Socialist Worker

Blaenau Gwent and the Blair witch-hunt project

Issue No. 1953

Labour's leaders have launched a brutal witch-hunt in the Blaenau Gwent constituency in South Wales, designed to eradicate anyone who dares to stand up against Tony Blair.

The Blaenau Gwent result was one of the most memorable moments in the 5 May election. Independent Peter Law defeated Labour’s Maggie Jones by over 9,000 votes. Previously Labour had an 18,000 majority.

Now Labour has turned on those within its ranks who supported Law. The outcome will be increased bitterness against the party—and a greater readiness to look at alternative radical parties.

Peter Law was the local choice to be Labour’s candidate. But the party’s leaders used an all-women shortlist to get Maggie Jones, a Unison union official from London, inserted into the “safe seat”.

Peter Law’s campaign became a focus for all those angry with Blair, including many within the local Labour Party.


The Labour Party’s national executive was discussing the expulsion of around 20 people as Socialist Worker went to press. Maggie Jones remains a member of the party’s national executive, the body that will determine the fate of those who supported her victorious opponent.

Almost as soon as the Blaenau Gwent result was announced, Labour officials began drawing up lists of members who had supported Peter Law—nominating him for the election or attending the count with him.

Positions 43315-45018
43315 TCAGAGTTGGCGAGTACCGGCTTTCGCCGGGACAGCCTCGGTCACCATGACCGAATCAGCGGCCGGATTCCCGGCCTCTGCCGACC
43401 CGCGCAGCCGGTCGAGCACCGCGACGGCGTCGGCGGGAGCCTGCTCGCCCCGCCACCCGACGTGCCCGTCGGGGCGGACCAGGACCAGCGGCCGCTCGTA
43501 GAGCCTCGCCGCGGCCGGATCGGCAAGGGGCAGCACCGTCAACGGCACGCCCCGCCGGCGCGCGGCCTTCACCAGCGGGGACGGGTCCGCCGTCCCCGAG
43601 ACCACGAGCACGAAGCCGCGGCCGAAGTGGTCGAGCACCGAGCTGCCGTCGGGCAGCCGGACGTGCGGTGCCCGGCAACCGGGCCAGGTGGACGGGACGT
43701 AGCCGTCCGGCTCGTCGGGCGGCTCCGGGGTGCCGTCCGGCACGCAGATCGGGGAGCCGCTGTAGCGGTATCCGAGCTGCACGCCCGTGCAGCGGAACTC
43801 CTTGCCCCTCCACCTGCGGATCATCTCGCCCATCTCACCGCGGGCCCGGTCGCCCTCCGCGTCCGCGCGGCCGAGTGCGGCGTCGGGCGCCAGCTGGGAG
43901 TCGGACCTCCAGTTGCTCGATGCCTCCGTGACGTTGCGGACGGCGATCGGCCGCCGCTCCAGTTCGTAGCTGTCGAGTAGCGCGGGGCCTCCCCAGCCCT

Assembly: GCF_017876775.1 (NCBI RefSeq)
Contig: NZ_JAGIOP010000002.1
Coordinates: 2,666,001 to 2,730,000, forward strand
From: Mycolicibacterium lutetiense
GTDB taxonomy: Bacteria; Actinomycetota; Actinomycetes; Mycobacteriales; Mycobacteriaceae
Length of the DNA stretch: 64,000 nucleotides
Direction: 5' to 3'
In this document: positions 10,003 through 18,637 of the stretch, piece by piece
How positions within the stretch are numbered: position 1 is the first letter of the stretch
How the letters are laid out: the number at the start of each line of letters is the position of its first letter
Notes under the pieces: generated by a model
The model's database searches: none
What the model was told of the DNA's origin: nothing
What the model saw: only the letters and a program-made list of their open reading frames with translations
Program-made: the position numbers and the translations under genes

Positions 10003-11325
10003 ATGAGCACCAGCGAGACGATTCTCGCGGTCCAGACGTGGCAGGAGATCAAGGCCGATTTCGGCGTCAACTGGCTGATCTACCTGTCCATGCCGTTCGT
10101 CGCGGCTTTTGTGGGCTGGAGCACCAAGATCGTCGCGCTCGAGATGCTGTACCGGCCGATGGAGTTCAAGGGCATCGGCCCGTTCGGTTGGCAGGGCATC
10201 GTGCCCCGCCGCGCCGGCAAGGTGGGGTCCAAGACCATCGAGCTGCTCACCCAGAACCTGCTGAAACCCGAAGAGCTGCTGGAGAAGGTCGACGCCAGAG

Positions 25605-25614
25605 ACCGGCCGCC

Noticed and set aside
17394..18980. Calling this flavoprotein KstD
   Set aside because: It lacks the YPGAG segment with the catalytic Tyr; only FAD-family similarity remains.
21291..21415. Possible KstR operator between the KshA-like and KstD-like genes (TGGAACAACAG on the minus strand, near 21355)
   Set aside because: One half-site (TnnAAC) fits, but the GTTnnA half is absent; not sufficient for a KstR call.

Others were picked out for putting up a Peter Law poster.

“We know the last vestige of socialism has disappeared under New Labour, but what we are seeing here is McCarthyism under Tony Blair,” said Peter Law.

Frank and Jean Heath from Cwm are among those expecting to be expelled. Frank Heath has been in the party for 45 years.


Another of those targeted is Elena Evans, a Labour Party member for more than 20 years. She faces the chop for writing a letter to the Western Mail newspaper.

Her letter complains about hypocrisy and double standards within the party, but at no point does Elena Evans urge voters to back Law.

Also on the list is Peter Law’s daughter, Delyth. “I’m very proud of her,” said Peter Law. “She is a good radical and stood up for the people.”

Brynmawr town councillor Ian Morgan says, “I can see a situation where the Blaenau Gwent constituency Labour Party destroys itself if this split continues. They could well lose seats at the county borough council elections.

“Some people might think it’s pie in the sky to say that, but it isn’t. I think Peter’s win has opened people’s eyes to the fact they do not have to vote Labour.”

Does anyone still believe that Tony Blair is “listening to the voice of the electors”, or that New Labour’s leaders will tolerate anyone with radical ideas inside the party?

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Sat 28 May 2005, 00:00 BST
Issue No. 1953
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